Peter Rivera recently joined the Hewlett Foundation as an Education program officer. He works with our partners to spread, scale, and support educators in effective teaching and learning practices. Peter comes to us from the nation’s second largest public school district, Los Angeles Unified. We spoke with Peter about his work at the foundation and how his experience working with educators has shaped his approach to grantmaking.
What attracts you to working on teaching and learning?
My passion for education is driven from my personal experiences. I’m the son of immigrants who knew the value of education but lacked an understanding about how the education system functions. I was fortunate to have teachers in high school that helped me realize my potential and challenged me in school. Once I recognized what subject matter resonated with me, I was able to find my educational path. Today, when I look at schools in our neediest communities, I see students who, much like myself, may know of the importance of education but lack the engagement or support to fulfill their potential. I also see educators who are deeply committed to their students, schools, and communities, but are constrained in their practice and resources to support these students. I’m attracted to this work because I see the importance of creating opportunities that would equip the next generation of these students with the skills and mindsets they need to succeed.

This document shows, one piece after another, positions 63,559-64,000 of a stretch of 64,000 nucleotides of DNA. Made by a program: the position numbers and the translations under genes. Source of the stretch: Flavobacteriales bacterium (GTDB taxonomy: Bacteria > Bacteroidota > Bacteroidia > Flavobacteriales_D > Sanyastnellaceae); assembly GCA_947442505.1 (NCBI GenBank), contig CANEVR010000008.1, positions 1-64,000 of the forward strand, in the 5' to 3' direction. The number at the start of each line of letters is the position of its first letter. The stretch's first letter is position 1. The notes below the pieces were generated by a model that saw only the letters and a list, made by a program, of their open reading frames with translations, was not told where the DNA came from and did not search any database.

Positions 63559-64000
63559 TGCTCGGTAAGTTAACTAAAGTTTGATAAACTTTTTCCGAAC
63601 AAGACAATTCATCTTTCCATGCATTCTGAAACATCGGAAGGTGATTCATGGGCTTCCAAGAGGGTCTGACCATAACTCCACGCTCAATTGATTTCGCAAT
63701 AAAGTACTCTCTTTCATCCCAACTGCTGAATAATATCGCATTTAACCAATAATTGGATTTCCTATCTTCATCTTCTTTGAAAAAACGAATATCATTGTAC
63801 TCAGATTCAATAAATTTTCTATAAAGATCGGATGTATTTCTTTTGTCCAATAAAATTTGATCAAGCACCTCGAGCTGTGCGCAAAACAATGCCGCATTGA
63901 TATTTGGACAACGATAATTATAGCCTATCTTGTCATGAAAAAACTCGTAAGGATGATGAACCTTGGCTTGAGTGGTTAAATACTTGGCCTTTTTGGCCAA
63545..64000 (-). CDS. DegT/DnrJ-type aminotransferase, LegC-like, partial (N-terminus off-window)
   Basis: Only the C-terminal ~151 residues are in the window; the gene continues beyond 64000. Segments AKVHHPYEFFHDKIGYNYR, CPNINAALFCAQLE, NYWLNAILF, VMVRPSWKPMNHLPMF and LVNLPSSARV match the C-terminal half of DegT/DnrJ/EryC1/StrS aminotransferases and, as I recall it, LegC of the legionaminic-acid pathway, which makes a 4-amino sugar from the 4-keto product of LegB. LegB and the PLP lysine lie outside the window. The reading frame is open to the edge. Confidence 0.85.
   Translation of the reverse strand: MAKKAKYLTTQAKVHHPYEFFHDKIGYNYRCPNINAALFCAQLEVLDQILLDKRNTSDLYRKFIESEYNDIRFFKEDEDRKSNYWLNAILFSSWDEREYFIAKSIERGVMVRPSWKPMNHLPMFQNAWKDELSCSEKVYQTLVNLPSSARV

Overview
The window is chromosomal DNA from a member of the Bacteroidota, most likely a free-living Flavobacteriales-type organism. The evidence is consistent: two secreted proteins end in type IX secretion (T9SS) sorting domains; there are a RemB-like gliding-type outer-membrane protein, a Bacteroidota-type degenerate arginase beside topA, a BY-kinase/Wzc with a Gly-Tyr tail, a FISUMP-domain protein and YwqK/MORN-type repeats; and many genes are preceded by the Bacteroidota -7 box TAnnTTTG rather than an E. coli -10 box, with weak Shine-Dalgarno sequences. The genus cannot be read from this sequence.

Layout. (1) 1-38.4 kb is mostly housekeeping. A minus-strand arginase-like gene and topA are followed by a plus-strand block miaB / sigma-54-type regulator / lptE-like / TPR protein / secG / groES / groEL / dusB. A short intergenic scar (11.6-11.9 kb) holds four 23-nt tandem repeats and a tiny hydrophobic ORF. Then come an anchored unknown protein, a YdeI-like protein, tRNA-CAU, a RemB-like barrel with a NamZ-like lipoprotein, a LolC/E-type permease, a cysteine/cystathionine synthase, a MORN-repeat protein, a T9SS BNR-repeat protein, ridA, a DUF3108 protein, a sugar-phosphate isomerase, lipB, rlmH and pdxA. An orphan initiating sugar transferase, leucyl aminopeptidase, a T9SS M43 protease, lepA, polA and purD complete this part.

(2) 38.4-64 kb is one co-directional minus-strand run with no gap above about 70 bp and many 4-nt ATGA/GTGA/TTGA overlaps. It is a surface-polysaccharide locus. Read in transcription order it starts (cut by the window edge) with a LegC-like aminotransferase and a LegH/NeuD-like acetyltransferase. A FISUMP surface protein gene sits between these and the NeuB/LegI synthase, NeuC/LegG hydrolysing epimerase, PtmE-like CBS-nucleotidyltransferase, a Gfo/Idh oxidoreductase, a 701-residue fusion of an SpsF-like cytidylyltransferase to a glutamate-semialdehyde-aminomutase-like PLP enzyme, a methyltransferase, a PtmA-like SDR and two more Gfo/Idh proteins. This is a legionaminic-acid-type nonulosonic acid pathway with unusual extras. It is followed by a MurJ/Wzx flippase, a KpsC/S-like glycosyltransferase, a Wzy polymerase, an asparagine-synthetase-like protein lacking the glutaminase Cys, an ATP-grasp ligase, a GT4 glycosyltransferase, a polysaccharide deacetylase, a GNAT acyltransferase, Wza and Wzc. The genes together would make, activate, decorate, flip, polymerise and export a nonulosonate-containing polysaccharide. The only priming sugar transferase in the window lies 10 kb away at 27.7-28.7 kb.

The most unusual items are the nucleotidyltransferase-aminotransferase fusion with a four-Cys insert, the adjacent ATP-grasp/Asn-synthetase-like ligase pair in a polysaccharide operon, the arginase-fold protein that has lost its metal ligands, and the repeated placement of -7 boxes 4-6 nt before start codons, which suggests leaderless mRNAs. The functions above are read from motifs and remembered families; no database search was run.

I also care deeply about improving opportunities for our most disadvantaged youth. It is no secret that students in marginalized communities encounter more health, financial, and educational challenges than others in our country today. Improving the teaching and learning these youngsters receive improves our society and our democracy. As our nation continues to shift to a minority-majority country, we must pay close attention to ensuring we are creating equal opportunities for all students and addressing the needs of our underserved youth.
How do you think about the role of teachers and school leaders in creating change?